Metricon ordered to pay home owner almost $300,000 for faulty build

Metricon ordered to pay home owner almost $300,000 for faulty build
Metricon ordered to pay home owner almost $300,000 for faulty build

A Tarneit home owner was awarded $289,589 after a faulty slab left his home cheaper to replace than to fix.

In a decision handed down by the Victorian Civil and Administrative Tribunal (VCAT), Australia’s self-proclaimed “largest new home builders” Metricon were found to have knowingly proceeded with the construction of Graham Hooper’s house despite receiving complaints that the home’s slab was built on poorly compacted soil. Metricon was ordered to pay for the demolition and reconstruction of the house and the loss of rental income, totalling $289,589.65. 

In 2006, as the home was being constructed, Hooper and surveyors found that the slab was built to an incorrect height. Rather than restarting construction, Metricon agreed to deduct $7,500 from the house price and import soil after completion to level the external landscape.

Within two months of moving into the house in October 2007, Hooper noticed cracks which became more severe in the following year, and his front bedroom window became jammed and Hooper was unable to open it. He complained to the builders, who refitted some windows and replastered some walls.

The tribunal heard that after moving interstate for work in 2009, Hooper received complaints from tenants about further cracking and the front door jamming. Metricon adjusted the front door once and Hooper told the tribunal that he paid for a carpenter to repair the home several times. Meanwhile the problems continued to increase, with windows jamming shut and more cracks appearing.

At one point, after several complaints from Hooper, Metricon inspected the house’s drainage system for plumbing leaks but none were found. Metricon then wrote to Hooper, telling him that the problems were due to “edge heave”, which it claimed was not its fault, but due to Hooper’s own landscaping and to “excessive garden watering.”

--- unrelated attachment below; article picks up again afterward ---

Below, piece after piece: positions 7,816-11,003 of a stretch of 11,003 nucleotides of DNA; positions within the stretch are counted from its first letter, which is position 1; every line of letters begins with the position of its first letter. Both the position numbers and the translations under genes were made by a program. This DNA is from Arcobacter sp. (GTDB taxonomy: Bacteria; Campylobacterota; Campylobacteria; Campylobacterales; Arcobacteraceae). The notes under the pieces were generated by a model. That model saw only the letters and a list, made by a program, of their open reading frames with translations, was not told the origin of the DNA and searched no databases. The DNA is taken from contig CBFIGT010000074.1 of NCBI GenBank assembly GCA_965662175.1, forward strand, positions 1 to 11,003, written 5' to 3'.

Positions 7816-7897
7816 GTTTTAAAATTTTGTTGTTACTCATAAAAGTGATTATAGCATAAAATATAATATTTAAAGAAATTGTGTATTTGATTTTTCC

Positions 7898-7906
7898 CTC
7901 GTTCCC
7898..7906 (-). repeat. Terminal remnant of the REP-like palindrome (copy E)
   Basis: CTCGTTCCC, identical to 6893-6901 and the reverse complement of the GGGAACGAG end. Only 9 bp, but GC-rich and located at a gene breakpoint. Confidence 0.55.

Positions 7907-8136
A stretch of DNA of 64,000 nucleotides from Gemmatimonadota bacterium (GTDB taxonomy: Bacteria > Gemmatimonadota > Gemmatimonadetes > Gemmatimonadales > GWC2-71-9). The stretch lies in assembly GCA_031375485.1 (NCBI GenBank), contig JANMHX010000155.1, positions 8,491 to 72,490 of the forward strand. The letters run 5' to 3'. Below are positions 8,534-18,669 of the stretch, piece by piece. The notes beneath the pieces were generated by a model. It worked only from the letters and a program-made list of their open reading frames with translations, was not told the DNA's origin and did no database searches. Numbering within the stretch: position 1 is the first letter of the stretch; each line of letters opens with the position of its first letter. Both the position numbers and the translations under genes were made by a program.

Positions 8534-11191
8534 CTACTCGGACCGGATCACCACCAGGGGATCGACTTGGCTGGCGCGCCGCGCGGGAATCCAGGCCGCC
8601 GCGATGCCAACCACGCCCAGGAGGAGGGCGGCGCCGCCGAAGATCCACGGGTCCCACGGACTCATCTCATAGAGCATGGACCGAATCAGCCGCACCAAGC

In 2011, Hooper decided to bring in an independent building and engineering expert, who concluded that the slab had skewed, the soil underneath was improperly compacted and the house would continue to move. The expert also concluded that it would be cheaper to demolish the house and rebuild it rather than repair it.

According to tribunal senior member R. Walker, Metricon was aware from 2006 that the soil was highly reactive and that it was imperative that the house was built as per the engineer’s plans. Not only was the foundational slab built incorrectly, but Metricon carried on with construction rather than addressing the initial problem, resulting in, as Walker put it, “a problem of its own making”.

Claims against the house’s engineer were dismissed in VCAT, as although the tribunal found that the engineer had at points breached its duty of care to Hooper, those breaches hadn’t resulted in any actual damage. 

 

Tags: 
Victoria Metricon VCAT

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